September 27, 2009

George Anderson, Detroit Tigers Manager 1979-1995

In high school, I wrote a speech called "Why Les Moss Should Be Managing the Tigers." At the time, I wasn't a Sparky Anderson fan because I felt anyone could win with the talent the Tigers has in the '80s — and they only won once. At the time, Sparky had been at the helm for about nine or ten years. And the Tigers were just entering their (initial) decline.

Sparky Anderson managed the Tigers for 17 seasons. That's impressive considering how quickly teams change managers. In the 14 years he's been gone, the Tigers have had Buddy Bell, Larry Parrish, Phil Garner, Luis Puhols, Alan Trammell, and Jim Leyland at the helm of the ship.

Ralph Houk managed the Tigers from 1974–1978 but was not brought back for the '79 season. Soon after '78 ended, the Tigers hired Les Moss to manage. Later that off season, the Cincinnati Reds fired Sparky Anderson. The story goes that during the '79 season, it was becoming clear that the Chicago Cubs would hire Anderson in the off season to become their manager in 1980. The Tigers struck quickly, not wanting to pass up on a great manager — fired Les Moss (27–26 at the time) and brought in the quotable Anderson.

Right away, he promised a World Championship in five years. He soon proclaimed Kirk Harold Gibson, former college football star, to be the next Mickey Mantle. Later, he would call Jim Walewander incredible and move All–Star Lou Whitaker to third base to make room for Chris Pittaro. I won't even mention some of the other moves. I always felt that if he clashed with a player, that player would be on his way out; Steve Kemp, Ron LeFlore, Jason Thompson, Al Cowens, etc. are all examples of players who Anderson jettisoned. As a youngster, I thought it was because they liked being the "star" and Anderson wanted to be the star; now, several years later, I realized it was because Anderson was the boss and that's how it was going to be. Makes sense.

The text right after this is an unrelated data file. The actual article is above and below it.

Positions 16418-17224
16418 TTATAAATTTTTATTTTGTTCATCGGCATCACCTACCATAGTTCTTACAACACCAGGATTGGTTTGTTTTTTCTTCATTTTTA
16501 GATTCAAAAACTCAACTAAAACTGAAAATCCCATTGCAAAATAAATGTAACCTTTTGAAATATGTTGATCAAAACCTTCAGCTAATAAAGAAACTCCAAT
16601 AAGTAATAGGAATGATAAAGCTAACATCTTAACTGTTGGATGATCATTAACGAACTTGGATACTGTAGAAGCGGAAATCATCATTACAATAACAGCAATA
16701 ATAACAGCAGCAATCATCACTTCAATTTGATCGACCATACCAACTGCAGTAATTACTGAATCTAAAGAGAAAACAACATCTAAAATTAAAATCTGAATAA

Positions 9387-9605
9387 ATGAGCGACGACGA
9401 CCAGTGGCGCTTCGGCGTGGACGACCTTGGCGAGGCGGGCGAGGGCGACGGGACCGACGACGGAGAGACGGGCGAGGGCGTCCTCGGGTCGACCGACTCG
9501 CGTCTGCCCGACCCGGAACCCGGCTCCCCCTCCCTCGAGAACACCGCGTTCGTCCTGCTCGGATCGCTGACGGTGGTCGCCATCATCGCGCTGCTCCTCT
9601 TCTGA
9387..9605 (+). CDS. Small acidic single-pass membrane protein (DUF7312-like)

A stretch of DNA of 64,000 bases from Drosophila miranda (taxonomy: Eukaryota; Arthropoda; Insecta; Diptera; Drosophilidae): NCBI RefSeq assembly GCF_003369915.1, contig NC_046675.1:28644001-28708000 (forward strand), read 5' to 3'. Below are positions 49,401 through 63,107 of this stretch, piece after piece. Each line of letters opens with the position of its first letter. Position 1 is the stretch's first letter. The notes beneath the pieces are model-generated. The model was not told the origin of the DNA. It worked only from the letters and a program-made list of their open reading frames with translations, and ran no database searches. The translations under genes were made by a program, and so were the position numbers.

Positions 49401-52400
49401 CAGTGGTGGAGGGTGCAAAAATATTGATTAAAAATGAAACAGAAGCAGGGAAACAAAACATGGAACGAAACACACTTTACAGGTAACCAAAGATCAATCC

Anyway, old Captain Hook (he single–handedly invented the modern bullpen set–up in the late '70s and early '80s) did get the Tigers to the Classic in the Fall by 1984. The '84 Tigers were incredible. They were good ... and seemed on the verge of winning for a few years. But that didn't happen. They were good for several years, but never a dynasty, as some expected.

Tom Gage, longtime writer for the Detroit News, says it's time to retire Anderson's #11. It hasn't been worn since 1995 when Anderson "retired." I agree with Gage, it's time to pony up and thank some of those players who were so solid in the '80s — Alan Trammell (#3) and Lou Whitaker (#1) deserve consideration. They were the keystone combination from 1978 through 1995. That's a long time together in the middle of the infield.

In high school, my perspective was incomplete. Today, I understand that Sparky Anderson effectively led the Tigers for 17 seasons and deserves to be honored. Yes, he did pull a few starters too early in games, but you can be that Mike Laga, Torrey Lovello, and Chris Pittaro remember #11 fondly, right?

1 comment:

Greg Eno said...

Hey, don't forget Bill Freehan, the "original" No. 11!!

I wrote several years ago that they should do a dual retirement of No. 11 in honor of both Bill and Sparky.